Solution Structure Studies on the Effects of Aromatic Interactions and Cross-Strand Disulfide Bonds on Protein Folding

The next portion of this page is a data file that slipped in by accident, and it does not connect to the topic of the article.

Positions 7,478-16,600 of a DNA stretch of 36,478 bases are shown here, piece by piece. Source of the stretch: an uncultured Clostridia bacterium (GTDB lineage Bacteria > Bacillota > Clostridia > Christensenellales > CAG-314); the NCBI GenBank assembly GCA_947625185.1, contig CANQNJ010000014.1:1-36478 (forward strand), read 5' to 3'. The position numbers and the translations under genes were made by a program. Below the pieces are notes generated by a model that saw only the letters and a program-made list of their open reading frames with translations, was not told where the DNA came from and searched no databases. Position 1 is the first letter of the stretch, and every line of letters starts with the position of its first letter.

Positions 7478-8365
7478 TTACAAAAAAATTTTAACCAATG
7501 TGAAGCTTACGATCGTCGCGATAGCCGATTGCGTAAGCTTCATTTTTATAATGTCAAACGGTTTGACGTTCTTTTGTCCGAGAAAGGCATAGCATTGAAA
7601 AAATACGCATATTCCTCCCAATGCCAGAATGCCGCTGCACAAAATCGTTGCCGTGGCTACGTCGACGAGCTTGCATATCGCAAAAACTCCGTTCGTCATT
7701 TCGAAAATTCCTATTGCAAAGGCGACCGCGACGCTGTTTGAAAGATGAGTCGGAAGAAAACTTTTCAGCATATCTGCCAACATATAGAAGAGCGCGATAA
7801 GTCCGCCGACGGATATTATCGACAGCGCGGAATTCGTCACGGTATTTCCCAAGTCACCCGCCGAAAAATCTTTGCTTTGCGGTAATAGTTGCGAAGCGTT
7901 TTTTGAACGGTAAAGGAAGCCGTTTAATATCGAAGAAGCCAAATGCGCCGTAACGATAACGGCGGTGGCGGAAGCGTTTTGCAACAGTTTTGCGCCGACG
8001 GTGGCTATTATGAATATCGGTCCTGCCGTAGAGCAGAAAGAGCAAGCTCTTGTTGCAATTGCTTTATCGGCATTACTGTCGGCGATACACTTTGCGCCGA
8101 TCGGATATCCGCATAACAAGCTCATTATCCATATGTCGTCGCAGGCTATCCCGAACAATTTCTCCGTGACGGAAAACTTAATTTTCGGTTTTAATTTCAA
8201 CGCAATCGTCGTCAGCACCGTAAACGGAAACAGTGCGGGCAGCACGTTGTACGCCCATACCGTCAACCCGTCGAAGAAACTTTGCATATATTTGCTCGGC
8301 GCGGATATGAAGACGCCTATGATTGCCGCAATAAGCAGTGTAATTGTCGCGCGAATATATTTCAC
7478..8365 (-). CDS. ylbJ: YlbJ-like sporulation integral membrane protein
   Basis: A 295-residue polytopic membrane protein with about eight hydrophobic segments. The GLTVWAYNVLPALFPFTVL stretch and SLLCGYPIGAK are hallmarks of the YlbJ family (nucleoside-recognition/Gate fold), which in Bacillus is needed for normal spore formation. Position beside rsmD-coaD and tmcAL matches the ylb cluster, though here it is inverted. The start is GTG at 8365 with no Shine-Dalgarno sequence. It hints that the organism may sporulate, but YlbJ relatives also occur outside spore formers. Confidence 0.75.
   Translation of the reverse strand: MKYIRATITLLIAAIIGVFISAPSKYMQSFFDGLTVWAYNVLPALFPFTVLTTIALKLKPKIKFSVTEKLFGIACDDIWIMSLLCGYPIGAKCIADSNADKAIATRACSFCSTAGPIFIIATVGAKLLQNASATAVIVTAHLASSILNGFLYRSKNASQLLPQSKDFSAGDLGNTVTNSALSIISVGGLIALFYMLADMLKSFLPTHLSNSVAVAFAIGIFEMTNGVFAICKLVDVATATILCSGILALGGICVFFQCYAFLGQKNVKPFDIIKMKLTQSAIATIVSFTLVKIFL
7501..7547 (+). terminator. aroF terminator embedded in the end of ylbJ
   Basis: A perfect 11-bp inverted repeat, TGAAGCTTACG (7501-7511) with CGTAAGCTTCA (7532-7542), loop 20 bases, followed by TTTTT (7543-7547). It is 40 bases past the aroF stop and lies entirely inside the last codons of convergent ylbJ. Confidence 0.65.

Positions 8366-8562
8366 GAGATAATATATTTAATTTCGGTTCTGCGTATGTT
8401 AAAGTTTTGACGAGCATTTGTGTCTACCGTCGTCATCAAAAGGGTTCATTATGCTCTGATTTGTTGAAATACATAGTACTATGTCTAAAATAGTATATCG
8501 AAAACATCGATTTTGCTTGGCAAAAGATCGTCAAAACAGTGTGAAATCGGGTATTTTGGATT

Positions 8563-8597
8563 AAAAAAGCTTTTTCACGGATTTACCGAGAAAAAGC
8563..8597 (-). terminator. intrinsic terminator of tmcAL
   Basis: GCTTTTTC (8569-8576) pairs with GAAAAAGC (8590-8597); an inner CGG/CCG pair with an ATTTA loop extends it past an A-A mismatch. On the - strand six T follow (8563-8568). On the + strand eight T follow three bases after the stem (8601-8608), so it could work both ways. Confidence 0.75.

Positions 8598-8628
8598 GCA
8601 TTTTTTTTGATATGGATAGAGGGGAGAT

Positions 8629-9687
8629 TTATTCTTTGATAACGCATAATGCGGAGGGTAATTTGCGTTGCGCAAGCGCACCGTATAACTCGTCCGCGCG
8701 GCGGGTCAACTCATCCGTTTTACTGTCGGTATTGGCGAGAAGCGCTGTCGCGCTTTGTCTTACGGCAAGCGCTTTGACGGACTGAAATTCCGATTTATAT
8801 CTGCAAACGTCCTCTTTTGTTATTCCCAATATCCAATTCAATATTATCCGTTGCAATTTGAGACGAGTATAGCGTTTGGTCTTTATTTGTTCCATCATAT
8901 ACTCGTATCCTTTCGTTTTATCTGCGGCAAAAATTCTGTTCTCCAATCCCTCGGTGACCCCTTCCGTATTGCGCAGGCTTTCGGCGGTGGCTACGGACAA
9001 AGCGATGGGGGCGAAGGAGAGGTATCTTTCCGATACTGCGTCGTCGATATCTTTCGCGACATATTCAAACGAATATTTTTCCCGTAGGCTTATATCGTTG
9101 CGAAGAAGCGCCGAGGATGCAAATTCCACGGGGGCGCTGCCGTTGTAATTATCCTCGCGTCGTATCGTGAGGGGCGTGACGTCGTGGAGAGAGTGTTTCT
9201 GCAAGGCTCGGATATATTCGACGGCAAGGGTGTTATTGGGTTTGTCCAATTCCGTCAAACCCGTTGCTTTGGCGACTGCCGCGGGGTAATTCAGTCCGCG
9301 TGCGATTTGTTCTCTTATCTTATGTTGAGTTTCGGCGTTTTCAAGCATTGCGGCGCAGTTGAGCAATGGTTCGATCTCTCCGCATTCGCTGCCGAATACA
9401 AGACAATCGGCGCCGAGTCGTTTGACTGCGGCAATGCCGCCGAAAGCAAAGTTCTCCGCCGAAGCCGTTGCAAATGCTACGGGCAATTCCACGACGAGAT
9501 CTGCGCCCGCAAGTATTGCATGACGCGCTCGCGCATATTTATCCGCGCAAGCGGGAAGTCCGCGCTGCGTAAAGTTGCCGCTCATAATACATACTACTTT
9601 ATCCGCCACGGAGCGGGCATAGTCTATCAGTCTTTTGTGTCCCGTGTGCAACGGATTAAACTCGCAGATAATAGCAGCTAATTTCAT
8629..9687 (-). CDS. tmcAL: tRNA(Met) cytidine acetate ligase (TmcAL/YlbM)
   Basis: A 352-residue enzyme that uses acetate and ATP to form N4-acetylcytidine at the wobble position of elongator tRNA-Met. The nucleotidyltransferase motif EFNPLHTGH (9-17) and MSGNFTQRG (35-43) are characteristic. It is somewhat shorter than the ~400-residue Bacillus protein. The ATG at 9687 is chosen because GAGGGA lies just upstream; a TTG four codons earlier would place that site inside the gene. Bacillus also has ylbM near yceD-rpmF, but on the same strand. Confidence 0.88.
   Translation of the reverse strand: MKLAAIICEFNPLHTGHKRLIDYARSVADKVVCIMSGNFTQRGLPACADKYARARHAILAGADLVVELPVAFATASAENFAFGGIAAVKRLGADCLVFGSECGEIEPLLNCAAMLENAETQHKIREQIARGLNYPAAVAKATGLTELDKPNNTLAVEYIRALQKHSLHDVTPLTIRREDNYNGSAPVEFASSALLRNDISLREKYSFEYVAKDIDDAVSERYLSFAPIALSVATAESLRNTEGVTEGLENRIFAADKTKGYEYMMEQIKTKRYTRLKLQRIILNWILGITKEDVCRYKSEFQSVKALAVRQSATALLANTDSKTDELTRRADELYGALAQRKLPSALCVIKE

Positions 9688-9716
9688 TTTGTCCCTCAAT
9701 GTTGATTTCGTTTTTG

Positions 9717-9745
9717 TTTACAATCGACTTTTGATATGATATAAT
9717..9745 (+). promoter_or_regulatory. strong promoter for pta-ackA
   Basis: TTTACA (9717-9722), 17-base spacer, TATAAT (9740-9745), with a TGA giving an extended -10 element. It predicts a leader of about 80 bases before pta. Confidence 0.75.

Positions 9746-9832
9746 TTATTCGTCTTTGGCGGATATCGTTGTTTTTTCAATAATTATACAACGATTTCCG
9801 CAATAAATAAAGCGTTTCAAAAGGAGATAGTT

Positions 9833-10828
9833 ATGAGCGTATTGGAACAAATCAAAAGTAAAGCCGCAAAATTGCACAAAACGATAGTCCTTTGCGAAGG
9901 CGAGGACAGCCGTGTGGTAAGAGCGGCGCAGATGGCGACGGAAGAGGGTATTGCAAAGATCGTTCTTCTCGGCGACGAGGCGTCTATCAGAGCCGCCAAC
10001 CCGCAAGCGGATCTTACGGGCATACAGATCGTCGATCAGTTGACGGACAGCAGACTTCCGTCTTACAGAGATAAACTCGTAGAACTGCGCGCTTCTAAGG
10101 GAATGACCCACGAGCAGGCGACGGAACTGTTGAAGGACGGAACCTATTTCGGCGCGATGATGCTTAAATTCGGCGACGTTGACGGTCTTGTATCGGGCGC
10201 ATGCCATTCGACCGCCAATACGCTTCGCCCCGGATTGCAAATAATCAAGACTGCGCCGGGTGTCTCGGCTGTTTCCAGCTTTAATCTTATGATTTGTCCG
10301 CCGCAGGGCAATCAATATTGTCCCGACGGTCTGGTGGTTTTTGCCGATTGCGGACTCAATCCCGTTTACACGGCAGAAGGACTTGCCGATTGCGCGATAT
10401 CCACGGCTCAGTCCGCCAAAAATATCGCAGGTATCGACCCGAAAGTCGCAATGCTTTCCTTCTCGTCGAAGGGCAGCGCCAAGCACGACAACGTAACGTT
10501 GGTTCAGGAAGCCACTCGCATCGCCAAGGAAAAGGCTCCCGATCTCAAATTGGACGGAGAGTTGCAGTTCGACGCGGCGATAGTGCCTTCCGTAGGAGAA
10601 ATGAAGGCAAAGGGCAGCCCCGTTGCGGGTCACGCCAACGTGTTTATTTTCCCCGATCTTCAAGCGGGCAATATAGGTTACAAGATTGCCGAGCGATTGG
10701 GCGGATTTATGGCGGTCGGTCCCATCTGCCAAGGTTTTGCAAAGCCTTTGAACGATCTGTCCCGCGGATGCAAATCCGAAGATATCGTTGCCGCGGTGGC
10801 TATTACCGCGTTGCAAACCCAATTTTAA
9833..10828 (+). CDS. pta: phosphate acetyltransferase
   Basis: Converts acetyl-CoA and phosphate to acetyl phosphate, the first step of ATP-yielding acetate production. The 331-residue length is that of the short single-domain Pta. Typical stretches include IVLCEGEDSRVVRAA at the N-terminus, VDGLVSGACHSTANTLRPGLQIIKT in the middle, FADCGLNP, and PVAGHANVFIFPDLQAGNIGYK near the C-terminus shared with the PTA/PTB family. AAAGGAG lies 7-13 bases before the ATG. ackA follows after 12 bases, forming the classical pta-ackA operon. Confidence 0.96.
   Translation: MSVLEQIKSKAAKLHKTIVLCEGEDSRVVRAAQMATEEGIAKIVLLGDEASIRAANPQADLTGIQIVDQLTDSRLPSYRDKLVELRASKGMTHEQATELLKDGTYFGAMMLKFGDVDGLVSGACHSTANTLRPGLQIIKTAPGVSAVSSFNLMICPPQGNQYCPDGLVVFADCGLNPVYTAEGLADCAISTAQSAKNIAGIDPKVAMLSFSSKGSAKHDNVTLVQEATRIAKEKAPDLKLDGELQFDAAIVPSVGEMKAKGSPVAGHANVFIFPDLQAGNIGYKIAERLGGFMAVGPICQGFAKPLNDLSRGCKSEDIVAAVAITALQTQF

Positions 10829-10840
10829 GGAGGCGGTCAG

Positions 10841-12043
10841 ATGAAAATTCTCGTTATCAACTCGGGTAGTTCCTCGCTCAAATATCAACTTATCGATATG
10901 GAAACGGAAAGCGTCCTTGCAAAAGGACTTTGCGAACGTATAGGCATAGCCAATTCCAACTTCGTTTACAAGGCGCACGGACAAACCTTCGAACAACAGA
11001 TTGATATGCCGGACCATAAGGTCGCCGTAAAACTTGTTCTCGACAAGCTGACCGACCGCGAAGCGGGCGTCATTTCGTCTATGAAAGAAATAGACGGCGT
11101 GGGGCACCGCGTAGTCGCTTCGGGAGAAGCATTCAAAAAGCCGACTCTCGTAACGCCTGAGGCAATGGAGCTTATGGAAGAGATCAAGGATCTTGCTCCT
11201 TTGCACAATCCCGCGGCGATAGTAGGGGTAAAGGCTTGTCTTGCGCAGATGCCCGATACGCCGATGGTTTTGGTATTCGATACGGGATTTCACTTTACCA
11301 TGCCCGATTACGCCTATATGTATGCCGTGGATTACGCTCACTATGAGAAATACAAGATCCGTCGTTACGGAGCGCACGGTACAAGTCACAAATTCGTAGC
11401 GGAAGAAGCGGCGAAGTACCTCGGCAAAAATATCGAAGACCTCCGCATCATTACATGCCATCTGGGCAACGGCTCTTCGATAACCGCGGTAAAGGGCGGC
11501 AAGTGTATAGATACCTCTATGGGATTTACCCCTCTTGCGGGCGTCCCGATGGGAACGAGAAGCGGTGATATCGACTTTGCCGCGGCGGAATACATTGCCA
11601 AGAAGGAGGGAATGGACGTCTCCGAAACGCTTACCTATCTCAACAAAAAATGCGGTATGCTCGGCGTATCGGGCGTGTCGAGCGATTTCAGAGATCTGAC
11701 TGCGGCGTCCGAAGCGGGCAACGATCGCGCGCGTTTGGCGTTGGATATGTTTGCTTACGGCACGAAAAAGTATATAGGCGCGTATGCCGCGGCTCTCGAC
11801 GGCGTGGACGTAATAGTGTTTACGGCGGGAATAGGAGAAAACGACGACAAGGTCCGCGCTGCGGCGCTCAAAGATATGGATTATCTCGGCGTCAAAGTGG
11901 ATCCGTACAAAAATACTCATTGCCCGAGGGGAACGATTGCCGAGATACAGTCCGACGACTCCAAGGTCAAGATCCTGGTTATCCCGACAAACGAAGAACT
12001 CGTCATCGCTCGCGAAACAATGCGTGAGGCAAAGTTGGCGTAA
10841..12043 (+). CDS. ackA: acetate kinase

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The work presented in this thesis focusses primarily on the determination of protein structure at atomic resolution, with NMR spectroscopy as the principle investigative tool. The thesis is divided into four parts. Part I consists of Chapter 1 which provides an introduction to protein structure, folding and NMR spectroscopy. Part II, consisting of Chapters 2 and 3, describes the effects of aromatic interactions on nucleating structure in disordered regions of proteins, using variants of apo-cytochrome b5 as a model system. Part III consists of Chapter 4, which describes structural effects of introducing cross-strand disulfide bonds using variants of Thioredoxin. Part IV of this thesis consists of the Appendices A, B and C. Appendix A describes the purification and characterization of ilvM, the regulatory subunit of the E.coli enzyme AHAS II. Appendices B and C contain chemical shift information corresponding to Chapter 3 and Chapter 4 respectively. Part I : Introduction to protein structure, folding and solution structure studies Chapter 1 first gives a brief overview of protein structure followed by an introduction to protein folding, focussing on the forces involved in determining the final three-dimensional shape of the protein as well as the experimental and computational techniques involved in studying or predicting the fold of a given protein. The second section of this chapter details the methodology followed to obtain solution structures of proteins using NMR spectroscopy. Part II : Engineering aromatic interactions to nucleate folding in intrinsically disordered regions of proteins Chapter 2 describes site-specific mutagenesis, recombinant over-expression, purifica-tion and preliminary biophysical characterization of two aromatic mutants of the molten globule apo-cytochrome b5 (apocytb5) : H43F H67F cytochrome b5 (FFcytb5) and H43W H67F cytochrome b5 (WFcytb5). Analysis of the structure of wild-type apo - cytochrome b5 was done to introduce surface mutations and avoid perturbation of the interior pack-ing of the protein. The bacterial host E.coli BL21(DE3) was used for recombinant over-expression, and both mutant proteins were purified by anion-exchange chromatography followed by size-exclusion chromatography. Biophysical studies show a decrease in the hydrodynamic radii and surface hydropho-bicity of FFcytb5 and WFcytb5 compared to wt -apo cytb5. An increase in protein stability was also seen from the wt apocytb5 to WFcytb5 and FFcytb5 in the presence of the chemical denaturant Urea. Proton 1D NMR spectra exhibited sharp lines and good spectral dispersion in the amide region, indicating that both mutant proteins are well folded. In addition, conservation of two distinctive up field and downfield shifted resonances present in apocytb5 indicated that structural changes upon mutation accrued on the upon the scaffold of apocytb5. Chapter 3 describes solution structure studies to determine secondary and tertiary structure of FFcytb5 and WFcytb5. Structural studies were carried out using homonu-clear and heteronuclear NMR methods, for which isotopically enriched 15N- and 13C, 15N samples were prepared for each protein. Additionally a 2H, 13C, 15N ILV methyl labeled sample was prepared for FFcytb5 to obtain unambiguous NOE correlation data. The hydrogen bond network for WFcytb5 was determined using hydrogen/deuterium exchange data. The restraints required to define the orientations and interactions of the aromatic groups were obtained from 15N-edited NOESY HSQC, 13C -edited NOESY HSQC and 2D 1H - 1H NOE spectra. These correlations were crucial in determining the aromatic interactions present within each protein. The structure of FFcytb5 was calculated using 1163 NOE distance restraints, 179 φ and ψ dihedral angle restraints, along with 40 hydrogen bond restraints. Similarly the structure of WFcytb5 was calculated using 1282 NOE distance restraints, 177 φ and ψ dihedral angle restraints and 40 hydrogen bond restraints. The ensemble of structures obtained for FFcytb5 showed a root mean square deviation of 1.01±0.21 Å . The ensemble of structures obtained for WFcytb5 showed a root mean square deviation of 0.58±0.09 Å . In both cases, ≈ 80% of backbone dihedral angles were found to be in the allowed regions and ≈ 20% in the additionally allowed regions of the Ramachandran map. The final tertiary structure of both FFcytb5 and WFcytb5 consisted of a mixed four strand β -sheet with a four helix bundle resting on top and were seen to align well, with an RMSD of 0.6 Å. A comparison of the solution structures of apocytb5 with FFcytb5 and WFcytb5 convincingly showed the nucleation secondary and tertiary structure well beyond the site of mutation. The presence of aromatic trimers, non-canonical in context of the wt apoc-ytb5, was confirmed upon analysis of the structures of FFcytb5 and WFcytb5, with NOE correlations assigned to verify these interactions. The reduction in the hydrodynamic radii of FFcytb5 and WFcytb5 in relation to apocytb5 was also verified from tsuperscript15N-NMR relaxometry studies. The nucleation of long-range structure using aromatic interactions has been demonstrated in proteins for the first time, and can in principle be used to incorporate aromatic residues and interactions in protein design. Structural data, chemical shift data and restraints lists used for structure calculation of WFcytb5 and FFcytb5 were deposited with the PDB (accession numbers 5XE4 and 5XEE) and BMRB(accession numbers 36070, 36071) respectively1. Part III : Structural consequences of introducing disulfide bonds into β - sheets Chapter 3 describes the solution structure studies on two mutants of E.coli Thiore-doxin which were designed to incorporate a disulfide bond between two anti-parallel β-strands at the edge of the β-sheet. One mutant was designed with a disulfide bond at the hydrogen bonding position (HB, 78c90cTrx) and the other with the disulfide bond at the non-hydrogen bonding position (NHB, 77c91cTrx). Here we study the structural changes that accompany the introduction of a cross-strand disulfide and whether such structural changes could be correlated with the previously seen thermodynamic and catalytic changes. Solution structure studies were conducted using a suite of multidimensional heteronu-clear NMR experiments, for which isotopically enriched 15N and 13C, 15N labelled samples were used. The solution structure for 77c91cTrx was calculated using 1190 NOE distance restraints, 199 φ and ψ dihedral angle restraints and 48 hydrogen bond restraints. The solution structure for 78c90cTrx was calculated using 1123 NOE distance restraints, 197 φ and ψ dihedral angle restraints and 50 hydrogen bond restraints. The ensemble of structures for 77c91cTrx showed an RMSD of 0.78± 0.13 Å while the RMSD for the ensemble of structures of 78c90cTrx was seen to be 0.76±0.09 Å . In both cases, ≈ 80% of backbone dihedral angles were seen to be in the allowed regions and ≈ 20% in the additionally allowed regions of the Ramachandran map. The tertiary structures of both proteins were seen to have a 5-strand mixed β-sheet and 4 helices surrounding it. . A comparison of the solution structures of mutant and wt -Trx showed significant changes in secondary and tertiary structure. For example, an α helix was reduced from 3 turns to a single turn, and of the β-strands containing the mutation was elongated by 3 residues. A ≈ 50% loss of hydrogen bonds, primarily from the β -sheet, was seen for both mutants. The secondary and tertiary structure for both 77c91cTrx and 78c90cTrx was seen to be near identical, despite the greater strain of the disulfide bond at the hydrogen bonding position. In addition to this, the Ile75-Pro76 peptide bond is now seen to be in the trans conformation in 78c90cTrx, while in wt -Trx the Ile75-Pro76 peptide bond is in the cis conformation. This cis peptide bond is known to play a role in both folding and catalysis, and the solution structures were analyzed in the context of observed changes in folding and catalysis. The study shows that introducing disulfide bonds even at the edge of β sheets have long-range structural effects, and the structural effects cannot be directly correlated with the changes in stability. Part III: Appendix Appendix A describes the expression, purification and preliminary characterization of ilvM, the regulatory subunit of E.coliAHAS II, one of three enzyme isomers that catal-yse the first step in the synthesis of all branched chain amino acids. AHAS II is known to be insensitive to feedback regulation, but our studies showed that the presence of Ile, Leu and Val causes structural changes and increases the stability of ilvM. However we were not able to purify ilvM in sufficient quantities to proceed with solution structure studies. Appendices B and C contain chemical shift information for the structural studies carried out on FFcytb5, WFcytb5, 77c91cTrx and 78c90cTrx.